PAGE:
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54c) Fill in the blanks.

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... than are needed to synthesize alkenes. ... E2 Reactions and Alkyne Synthesis Alkyl Halides and ... Alkynes Reactions of Acetylide Anions Steric ... – PowerPoint PPT presentation

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Title: 54c) Fill in the blanks.


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54c) Fill in the blanks.
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Oxidation and Reduction
Oxidation of Alcohols
  • Alcohols are oxidized to a variety of carbonyl
    compounds.

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Oxidation and Reduction
Oxidation of Alcohols
  • Recall that the oxidation of alcohols to carbonyl
    compounds is typically carried out with Cr6
    oxidants, which are reduced to Cr3 products.
  • CrO3, Na2Cr2O7, and K2Cr2O7 are strong,
    nonselective oxidants used in aqueous acid (H2SO4
    H2O).
  • PCC is soluble in CH2Cl2 (dichloromethane) and
    can be used without strong acid present, making
    it a more selective, milder oxidant.

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Oxidation and Reduction
Oxidation of 2 Alcohols
  • Any of the Cr6 oxidants effectively oxidize 2
    alcohols to ketones.

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Oxidation and Reduction
Oxidation of 1 Alcohols
  • 1 Alcohols are oxidized to either aldehydes or
    carboxylic acids, depending on the reagent.

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Oxidation and Reduction
Oxidation of 1 Alcohols
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Alkyl Halides and Elimination Reactions
E2 Reactions and Alkyne Synthesis
  • A single elimination reaction produces a ? bond
    of an alkene. Two consecutive elimination
    reactions produce two ? bonds of an alkyne.

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Alkyl Halides and Elimination Reactions
E2 Reactions and Alkyne Synthesis
  • Two elimination reactions are needed to remove
    two moles of HX from a dihalide substrate.
  • Two different starting materials can be useda
    vicinal dihalide or a geminal dihalide.

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Alkyl Halides and Elimination Reactions
E2 Reactions and Alkyne Synthesis
  • Stronger bases are needed to synthesize alkynes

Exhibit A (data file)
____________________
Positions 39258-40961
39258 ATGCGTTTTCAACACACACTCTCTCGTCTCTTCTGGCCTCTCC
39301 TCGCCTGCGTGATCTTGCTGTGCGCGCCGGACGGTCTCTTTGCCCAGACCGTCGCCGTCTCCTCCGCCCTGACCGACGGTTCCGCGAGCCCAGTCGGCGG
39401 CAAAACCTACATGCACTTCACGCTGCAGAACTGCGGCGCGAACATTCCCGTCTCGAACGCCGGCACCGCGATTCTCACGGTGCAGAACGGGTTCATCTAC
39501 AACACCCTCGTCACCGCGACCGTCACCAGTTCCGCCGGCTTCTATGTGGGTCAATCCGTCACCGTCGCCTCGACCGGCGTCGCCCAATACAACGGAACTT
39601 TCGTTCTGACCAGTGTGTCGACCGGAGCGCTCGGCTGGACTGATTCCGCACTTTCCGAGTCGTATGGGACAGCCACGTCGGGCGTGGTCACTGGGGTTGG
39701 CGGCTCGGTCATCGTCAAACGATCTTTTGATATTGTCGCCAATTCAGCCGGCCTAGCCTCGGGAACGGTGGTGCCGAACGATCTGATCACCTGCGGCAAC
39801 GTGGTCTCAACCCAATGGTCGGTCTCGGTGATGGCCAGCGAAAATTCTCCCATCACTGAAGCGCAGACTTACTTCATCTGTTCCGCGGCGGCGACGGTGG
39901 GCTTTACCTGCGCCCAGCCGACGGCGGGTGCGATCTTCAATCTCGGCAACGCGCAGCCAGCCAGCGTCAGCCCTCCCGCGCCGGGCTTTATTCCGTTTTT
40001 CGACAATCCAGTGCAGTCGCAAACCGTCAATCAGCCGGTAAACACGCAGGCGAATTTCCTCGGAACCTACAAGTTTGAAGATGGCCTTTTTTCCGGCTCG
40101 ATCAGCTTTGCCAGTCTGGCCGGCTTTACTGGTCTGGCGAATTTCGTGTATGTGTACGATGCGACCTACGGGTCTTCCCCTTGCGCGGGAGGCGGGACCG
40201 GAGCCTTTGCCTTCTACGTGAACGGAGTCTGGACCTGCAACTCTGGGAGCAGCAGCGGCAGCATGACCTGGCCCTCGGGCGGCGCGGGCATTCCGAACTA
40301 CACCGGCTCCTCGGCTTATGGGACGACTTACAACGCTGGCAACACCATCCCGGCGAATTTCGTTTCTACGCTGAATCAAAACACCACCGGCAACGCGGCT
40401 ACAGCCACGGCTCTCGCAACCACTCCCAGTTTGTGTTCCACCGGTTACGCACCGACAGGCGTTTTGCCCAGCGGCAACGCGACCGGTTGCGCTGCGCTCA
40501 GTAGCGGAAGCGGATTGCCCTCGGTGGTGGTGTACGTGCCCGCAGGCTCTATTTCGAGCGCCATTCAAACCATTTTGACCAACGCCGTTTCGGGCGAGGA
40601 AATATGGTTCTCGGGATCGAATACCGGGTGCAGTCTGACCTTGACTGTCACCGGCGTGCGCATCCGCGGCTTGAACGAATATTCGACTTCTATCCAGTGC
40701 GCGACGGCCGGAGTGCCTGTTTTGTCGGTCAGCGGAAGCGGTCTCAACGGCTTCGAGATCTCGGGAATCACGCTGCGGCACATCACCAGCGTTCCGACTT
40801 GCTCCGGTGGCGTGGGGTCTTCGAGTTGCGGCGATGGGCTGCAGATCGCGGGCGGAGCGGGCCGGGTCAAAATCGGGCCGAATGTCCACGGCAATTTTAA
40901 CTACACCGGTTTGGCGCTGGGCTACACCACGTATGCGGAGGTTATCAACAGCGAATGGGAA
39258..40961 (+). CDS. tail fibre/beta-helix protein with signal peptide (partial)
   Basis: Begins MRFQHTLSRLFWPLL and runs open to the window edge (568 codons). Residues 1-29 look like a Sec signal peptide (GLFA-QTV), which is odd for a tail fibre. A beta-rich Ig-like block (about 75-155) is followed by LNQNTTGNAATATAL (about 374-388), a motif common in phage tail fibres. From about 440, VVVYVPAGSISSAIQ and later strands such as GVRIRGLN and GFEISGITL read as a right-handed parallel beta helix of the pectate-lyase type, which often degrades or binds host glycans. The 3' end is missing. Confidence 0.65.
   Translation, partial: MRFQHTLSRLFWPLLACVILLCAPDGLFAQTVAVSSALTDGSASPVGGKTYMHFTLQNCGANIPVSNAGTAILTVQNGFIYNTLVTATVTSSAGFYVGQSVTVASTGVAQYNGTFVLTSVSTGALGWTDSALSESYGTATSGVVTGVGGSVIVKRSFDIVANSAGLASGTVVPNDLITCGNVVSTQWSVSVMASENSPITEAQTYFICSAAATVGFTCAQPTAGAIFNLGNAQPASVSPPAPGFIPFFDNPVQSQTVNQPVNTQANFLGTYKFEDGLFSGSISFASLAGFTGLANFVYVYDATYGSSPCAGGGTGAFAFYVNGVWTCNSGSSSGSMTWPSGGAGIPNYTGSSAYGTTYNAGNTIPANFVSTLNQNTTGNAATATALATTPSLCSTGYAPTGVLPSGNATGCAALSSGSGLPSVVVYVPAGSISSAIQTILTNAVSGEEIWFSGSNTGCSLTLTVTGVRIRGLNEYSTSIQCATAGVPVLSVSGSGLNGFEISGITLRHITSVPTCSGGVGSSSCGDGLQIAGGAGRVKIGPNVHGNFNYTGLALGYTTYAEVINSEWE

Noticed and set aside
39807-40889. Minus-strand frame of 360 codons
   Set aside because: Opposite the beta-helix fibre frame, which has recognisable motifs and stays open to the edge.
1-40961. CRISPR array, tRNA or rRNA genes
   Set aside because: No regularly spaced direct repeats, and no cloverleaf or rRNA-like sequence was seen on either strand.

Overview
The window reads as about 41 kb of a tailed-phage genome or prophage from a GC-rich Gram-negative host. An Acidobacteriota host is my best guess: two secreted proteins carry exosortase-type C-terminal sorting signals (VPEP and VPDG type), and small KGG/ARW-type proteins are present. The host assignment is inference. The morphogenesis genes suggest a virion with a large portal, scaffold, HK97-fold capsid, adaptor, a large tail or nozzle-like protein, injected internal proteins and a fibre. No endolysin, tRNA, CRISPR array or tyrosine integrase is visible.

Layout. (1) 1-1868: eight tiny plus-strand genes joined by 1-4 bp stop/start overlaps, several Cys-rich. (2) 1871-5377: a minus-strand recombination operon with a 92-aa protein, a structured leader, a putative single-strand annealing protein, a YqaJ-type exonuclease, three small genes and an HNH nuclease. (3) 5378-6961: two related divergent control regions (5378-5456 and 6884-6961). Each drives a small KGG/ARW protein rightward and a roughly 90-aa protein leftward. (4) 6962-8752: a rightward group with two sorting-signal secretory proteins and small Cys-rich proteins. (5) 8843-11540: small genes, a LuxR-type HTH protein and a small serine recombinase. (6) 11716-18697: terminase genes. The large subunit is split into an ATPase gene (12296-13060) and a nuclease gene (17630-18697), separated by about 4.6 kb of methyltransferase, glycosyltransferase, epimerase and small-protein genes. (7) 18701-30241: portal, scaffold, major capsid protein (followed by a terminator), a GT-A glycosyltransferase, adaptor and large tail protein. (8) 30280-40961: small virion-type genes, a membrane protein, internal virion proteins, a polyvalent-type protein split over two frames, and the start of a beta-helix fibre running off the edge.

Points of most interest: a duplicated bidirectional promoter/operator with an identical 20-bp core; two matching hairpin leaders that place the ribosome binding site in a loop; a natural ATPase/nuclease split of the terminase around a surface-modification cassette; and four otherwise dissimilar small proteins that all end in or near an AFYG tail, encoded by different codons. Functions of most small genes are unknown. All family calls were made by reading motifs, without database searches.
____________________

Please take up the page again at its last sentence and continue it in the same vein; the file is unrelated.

by dehydrohalogenation than are needed to
    synthesize alkenes.
  • The typical base used is NH2 (amide), used as
    the sodium salt of NaNH2. KOC(CH3)3 can also be
    used with DMSO as solvent.

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Alkyl Halides and Elimination Reactions
E2 Reactions and Alkyne Synthesis
  • The reason that stronger bases are needed for
    this dehydrohalogenation is that the transition
    state for the second elimination reaction
    includes partial cleavage of the CH bond. In
    this case however, the carbon atom is sp2
    hybridized and sp2 hybridized CH bonds are
    stronger than sp3 hybridized CH bonds. As a
    result, a stronger base is needed to cleave this
    bond.

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Alkyl Halides and Elimination Reactions
E2 Reactions and Alkyne Synthesis
Figure 8.9 Example of dehydrohalogenation of
dihalides to afford alkynes
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Alkynes
Introduction to Alkyne ReactionsAcetylide anions
  • Because sp hybridized CH bonds are more acidic
    than sp2 and sp3 hybridized CH bonds, terminal
    alkynes are readily deprotonated with strong base
    in a BrØnsted-Lowry acid-base reaction. The
    resulting ion is called the acetylide ion.

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Alkynes
Reactions of Acetylide Anions
  • Acetylide anions react with unhindered alkyl
    halides to yield products of nucleophilic
    substitution.
  • Because acetylides are strong nucleophiles, the
    mechanism of substitution is SN2, and thus the
    reaction is fastest with CH3X and 10 alkyl
    halides.

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Alkynes
Reactions of Acetylide Anions
  • Steric hindrance around the leaving group causes
    2 and 3 alkyl halides to undergo elimination
    by an E2 mechanism, as shown with
    2-bromo-2-methylpropane.
  • Thus, nucleophilic substitution with acetylide
    anions forms new carbon-carbon bonds in high
    yield only with unhindered CH3X and 1 alkyl
    halides.

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Alkynes
Reactions of Acetylide Anions
  • Acetylide anions are strong nucleophiles that
    open epoxide rings by an SN2 mechanism.
  • Backside attack occurs at the less substituted
    end of the epoxide.

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